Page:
Criticisms and Final Thoughts

I have only a few small complaints about the experience.

There’s a certain boss in the game that you are more than able to reach without first getting a certain piece of equipment. So you enter this boss fight and expect it to play out like all the others before it. You’ll learn the enemy’s patterns and gradually deal enough damage until they’re defeated. Except this boss can only be damaged if you have a specific piece of equipment equipped. Without wearing that equipment, all of your attacks do 0 damage. You will be defeated rather quickly, without making a dent in the boss. Your only option is to either try again in vain, or explore more.

I used a guide at this point. Without the guide, I probably would have wandered aimlessly for a long time before finding where I needed to go in order to get the equipment I needed. The places you need to find could be discovered without a guide, but you’d really need to study your map for unexplored areas. That said, once you do get the required piece of equipment, the cutscene where you acquire does make it pretty obvious that you’ll have to use it in order to defeat the upcoming boss. That part is clear at least.

My other complaint comes chiefly from being accustomed to the Metroid side of metroidvanias. It’d be really nice if areas on the map that still housed collectibles were marked with an “O” as they are in the Metroid series. There was no way that I could find to determine if a collectible was still hidden in a room by looking at the map. The Faerie familiar will tel you when you’re near a breakable wall, and those usually hide secrets or a hidden upgrade, but you need to physically go to the room for this to happen, and be near the breakable wall in question.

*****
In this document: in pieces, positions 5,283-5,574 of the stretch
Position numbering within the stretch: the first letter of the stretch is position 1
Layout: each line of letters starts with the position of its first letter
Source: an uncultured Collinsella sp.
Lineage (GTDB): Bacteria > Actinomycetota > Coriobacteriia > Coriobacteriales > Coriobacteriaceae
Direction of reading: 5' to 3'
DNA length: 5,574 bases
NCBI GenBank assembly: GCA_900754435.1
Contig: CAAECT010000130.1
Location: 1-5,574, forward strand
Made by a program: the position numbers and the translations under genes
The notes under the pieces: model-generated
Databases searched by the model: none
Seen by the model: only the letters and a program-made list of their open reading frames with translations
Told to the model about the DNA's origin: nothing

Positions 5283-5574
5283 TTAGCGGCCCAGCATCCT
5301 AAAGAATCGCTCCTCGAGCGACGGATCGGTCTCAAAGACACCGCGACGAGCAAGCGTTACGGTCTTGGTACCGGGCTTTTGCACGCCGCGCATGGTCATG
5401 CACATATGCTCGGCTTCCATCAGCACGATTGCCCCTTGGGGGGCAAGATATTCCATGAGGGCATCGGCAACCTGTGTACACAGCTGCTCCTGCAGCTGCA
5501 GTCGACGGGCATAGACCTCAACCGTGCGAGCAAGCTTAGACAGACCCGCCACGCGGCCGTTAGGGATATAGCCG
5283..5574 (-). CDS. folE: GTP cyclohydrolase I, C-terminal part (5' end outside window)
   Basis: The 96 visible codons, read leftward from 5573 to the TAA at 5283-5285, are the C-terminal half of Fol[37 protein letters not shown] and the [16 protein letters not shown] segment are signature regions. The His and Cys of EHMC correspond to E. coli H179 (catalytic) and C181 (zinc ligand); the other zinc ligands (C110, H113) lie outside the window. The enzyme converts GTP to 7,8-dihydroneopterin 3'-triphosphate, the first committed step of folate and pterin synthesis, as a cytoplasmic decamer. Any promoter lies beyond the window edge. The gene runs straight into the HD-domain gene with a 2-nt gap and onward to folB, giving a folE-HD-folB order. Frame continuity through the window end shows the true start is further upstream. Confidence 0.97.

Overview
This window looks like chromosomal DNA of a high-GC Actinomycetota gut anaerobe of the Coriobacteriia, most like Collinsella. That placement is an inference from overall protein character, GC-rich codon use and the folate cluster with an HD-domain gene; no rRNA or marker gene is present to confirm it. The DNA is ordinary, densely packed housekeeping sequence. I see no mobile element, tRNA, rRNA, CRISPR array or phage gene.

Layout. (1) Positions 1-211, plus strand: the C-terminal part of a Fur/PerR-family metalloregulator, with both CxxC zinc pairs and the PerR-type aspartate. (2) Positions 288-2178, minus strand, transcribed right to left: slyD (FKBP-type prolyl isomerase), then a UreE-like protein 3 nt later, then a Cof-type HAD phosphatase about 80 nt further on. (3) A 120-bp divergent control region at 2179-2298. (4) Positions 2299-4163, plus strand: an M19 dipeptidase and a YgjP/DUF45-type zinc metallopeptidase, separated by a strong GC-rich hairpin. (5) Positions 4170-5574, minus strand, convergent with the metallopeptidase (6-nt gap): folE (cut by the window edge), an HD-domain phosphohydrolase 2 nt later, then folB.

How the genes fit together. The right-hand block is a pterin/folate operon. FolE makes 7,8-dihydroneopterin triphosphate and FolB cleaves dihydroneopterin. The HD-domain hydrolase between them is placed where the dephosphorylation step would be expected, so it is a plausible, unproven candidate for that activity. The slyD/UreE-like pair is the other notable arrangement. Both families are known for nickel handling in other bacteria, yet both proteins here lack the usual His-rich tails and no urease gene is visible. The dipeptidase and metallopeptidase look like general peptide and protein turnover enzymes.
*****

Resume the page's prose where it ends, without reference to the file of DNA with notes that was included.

That said, Castlevania: Symphony of the Night absolutely impressed me, and definitely held up to the hype I’ve heard about it. Besides from it just being a really great game, there are several nice things it includes that really make me want to replay it someday.

The first is that you can play through the entire game as Richter. You unlock this option after beating the game as Alucard. I imagine playing as Richter feels more like a classic Castlevania game. I’m really curious how some parts work, as I don’t expect Richter to have the same traversal abilities as Alucard. He probably can’t turn into a bat, for example!

There’s also a Time Attack menu showing how long it took you to clear certain checkpoints throughout the game. Many of these are the time it took for you to reach and defeat certain bosses. This is a cool feature to have built into the game, though I don’t know if it’s something I would really focus on myself.

Last but certainly not least, I loved the length of the game. It’s just long enough to feel like a proper “journey” and really give a sense of adventure and progression, but it doesn’t overstay its welcome. This gives the most points for replayability in my book!

As you might expect by this point, my final verdict on Castlevania: Symphony of the Night is extremely positive. If you’re like me, and have enjoyed the Metroid series for years, then I think there is a very good chance you would enjoy Symphony of the Night! It’s core gameplay is familiar, yet it feels different enough to feel refreshing and exciting in its own way, and the result is a remarkably enjoyable game!

Ben

(bsinky)
Ben
The self-proclaimed "Guy with the Backlog", as of this writing his Steam backlog is slowly growing to the point of consuming him. Meanwhile, he spends most of his time trying to catch up on the retro classics he missed, as well as replaying the games he grew up with.